Dad sang a lot of Bing Crosby songs to us; there are more on the full audiotape, such as (from the same film): “If I had my way forever there’d be, a garden of roses for you and for me”, and (from “Rhythm on the River”): “Do I want to be with you, as the years come and go? Only forever, if you care to know”. 

“Stop being soppy,” I hear my mum say, which of course encouraged him. 

Isn’t it great to be able to share our parents’ musical obsessions, even years too late. I wish I could watch the films with them now. 

Monday 4 December 2023

Andrew Lloyd Webber

A treat on BBC Television last night: ‘Andrew Lloyd Webber at the BBC’, a collection of performances over the years. It had some commentary, including from Lloyd Webber himself, but nothing shouty or intrusive, no one ‘emoting’ like an open mouthed idiot, just quiet, intelligent and sensible. The BBC at its best. It was first shown in March earlier this year but I missed it then. It is still on iPlayer.

I have long been a Lloyd Webber fan. I first became aware of him in the Joseph days of the nineteen-sixties, but it was Jesus Christ Superstar that won me over, particularly the film - the one with Ted Neely and Yvonne Elliman. I saw it three or four times. My friend Brendan, from the shared house, went to see it about ten times. He knew all the words and harmonies, and could imitate the actors’ bass/baritone/tenor voices:  “We need a more permanent solution to our problem. ...What then to do about Jesus of Nazareth? Miracle wonderman, hero of fools ...” If you know the original you can imagine the hilarious effect.

Then I bought the first recording of Evita and was absolutely entranced by it, especially the scene where Peron meets Eva for the first time:  “...Colonel Peron / Eva Duarte, I’ve heard so much about you. ... but I’m only an actress / a soldier ... But when you act, the things you do affect us all. But when you act, you take us away from the squalor of the real world. ...I’d be good for you, I’d be surprisingly good for you.”

For me, the highlight of the programme was Lesley Garrett and Michael Ball singing The Phantom of the Opera in 2001. I love Lesley Garrett. She is of my era and from Thorne in Yorkshire, my part of the country. She went to Thorne Grammar School. Goole, Thorne and the villages in between and around used to be as one. They even had the same telephone dialling code. Then some government factotum with apparently no understanding of the social geography of the area thought it would be more convenient to split them off into different administrative regions.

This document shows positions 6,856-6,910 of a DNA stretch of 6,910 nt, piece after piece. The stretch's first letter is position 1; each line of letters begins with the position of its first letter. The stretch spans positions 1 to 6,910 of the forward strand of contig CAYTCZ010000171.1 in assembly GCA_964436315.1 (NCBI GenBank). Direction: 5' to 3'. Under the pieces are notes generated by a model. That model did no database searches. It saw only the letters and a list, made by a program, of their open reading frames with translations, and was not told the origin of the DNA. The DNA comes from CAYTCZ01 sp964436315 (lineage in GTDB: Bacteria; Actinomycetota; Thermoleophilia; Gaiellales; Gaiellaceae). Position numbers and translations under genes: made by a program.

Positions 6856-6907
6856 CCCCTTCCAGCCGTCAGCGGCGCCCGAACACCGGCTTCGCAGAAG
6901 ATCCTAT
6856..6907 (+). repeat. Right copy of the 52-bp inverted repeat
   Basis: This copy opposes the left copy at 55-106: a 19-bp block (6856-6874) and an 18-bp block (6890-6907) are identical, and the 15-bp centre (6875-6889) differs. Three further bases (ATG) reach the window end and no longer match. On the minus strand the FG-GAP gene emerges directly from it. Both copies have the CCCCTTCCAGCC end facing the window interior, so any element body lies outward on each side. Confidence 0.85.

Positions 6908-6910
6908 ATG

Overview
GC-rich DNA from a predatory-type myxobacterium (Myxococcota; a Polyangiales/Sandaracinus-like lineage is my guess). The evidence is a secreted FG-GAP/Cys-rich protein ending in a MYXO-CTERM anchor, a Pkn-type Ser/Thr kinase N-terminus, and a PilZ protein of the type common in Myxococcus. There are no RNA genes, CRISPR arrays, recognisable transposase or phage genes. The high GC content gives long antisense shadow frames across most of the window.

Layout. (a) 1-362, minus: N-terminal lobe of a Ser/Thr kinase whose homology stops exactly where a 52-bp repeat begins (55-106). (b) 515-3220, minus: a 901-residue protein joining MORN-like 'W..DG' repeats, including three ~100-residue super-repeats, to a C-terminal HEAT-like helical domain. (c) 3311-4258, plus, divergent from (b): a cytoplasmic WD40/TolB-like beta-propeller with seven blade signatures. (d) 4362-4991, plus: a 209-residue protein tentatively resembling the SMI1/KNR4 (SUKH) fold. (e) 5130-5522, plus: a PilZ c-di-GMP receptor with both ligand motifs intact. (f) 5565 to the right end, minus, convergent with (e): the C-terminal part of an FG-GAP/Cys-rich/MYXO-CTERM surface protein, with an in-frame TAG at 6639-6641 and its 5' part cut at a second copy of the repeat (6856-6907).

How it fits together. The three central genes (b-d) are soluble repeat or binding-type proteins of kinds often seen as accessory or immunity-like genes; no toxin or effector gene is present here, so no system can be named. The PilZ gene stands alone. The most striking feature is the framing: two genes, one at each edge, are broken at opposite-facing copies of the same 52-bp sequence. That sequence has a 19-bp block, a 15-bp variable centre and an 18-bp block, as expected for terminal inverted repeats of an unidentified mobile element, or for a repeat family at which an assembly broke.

When Lesley Garrett speaks, much of her native Thorne accent still bubbles through. When she sings, she is spellbinding.

Lesley Garrett and Michael Ball: The Phantom of the Opera -
I don’t know why the sub-titles to this video
misleadingly implies that they are married.

Friday 1 December 2023

The Mighty Micro

New Month Old Post: first posted 4th January, 2017. 

Christopher Evans: The Mighty Micro

In 1978, Dr. Christopher Evans, a psychologist, computer scientist and expert on the future of computers, confidently made four predictions for the year 2000: (i) the printed word would become virtually obsolete; (ii) computer-based education would begin to supplant schools and teachers; (iii) money, in terms of physical bits of metal and paper, would almost have vanished; (iv) substantial and dramatic advances would have taken place in the field of artificial intelligence.
His only uncertainty was about the pace of change. It might take a decade or so longer, or occur more quickly, but the changes about to take place would be so stupendous as to transform the world beyond recognition. There would be more changes than in the whole of the two previous centuries. We were about to experience rapid, massive, irreversible and remorselessly unstoppable shifts in the way we lived.

Evans expanded his predictions in his book and television series The Mighty Micro. As well as the four main predictions, he thought we would soon see self-driving collision-proof cars, robotic lawn mowers, doors that open only to the voices of their owners, the widespread commercial use of databases and electronic text, a ‘wristwatch’ which monitors your heart and blood pressure, an entire library stored in the space of just one book, a flourishing computer-games industry and eventually ultra-intelligent machines with powers far greater than our own. Every one of these things seemed incredible at the time.

The social and political predictions were even more mind boggling. Evans foresaw a twenty-hour working week for all, retirement at fifty, interactive politics through regular electronic referendums, a decline in the influence of the professions, the emptying of cities and decreased travel as we worked more from home, and the fall of communism as underprivileged societies become astutely aware of their relative deprivation.  

I remember how fantastic and exhilarating this view of the future seemed at the time, but it gave me a serious problem. Having escaped my previous career in accountancy, I was half-way through a psychology degree trying to work out what to do next. If Evans was to be believed, and I believed a lot of it, then most of the then-present ways of earning a living were in jeopardy.

What was I to do? The answer seemed obvious: something that involved computers. So like Evans, I looked for ways to combine psychology with computing, and after gaining further qualifications that is what I did.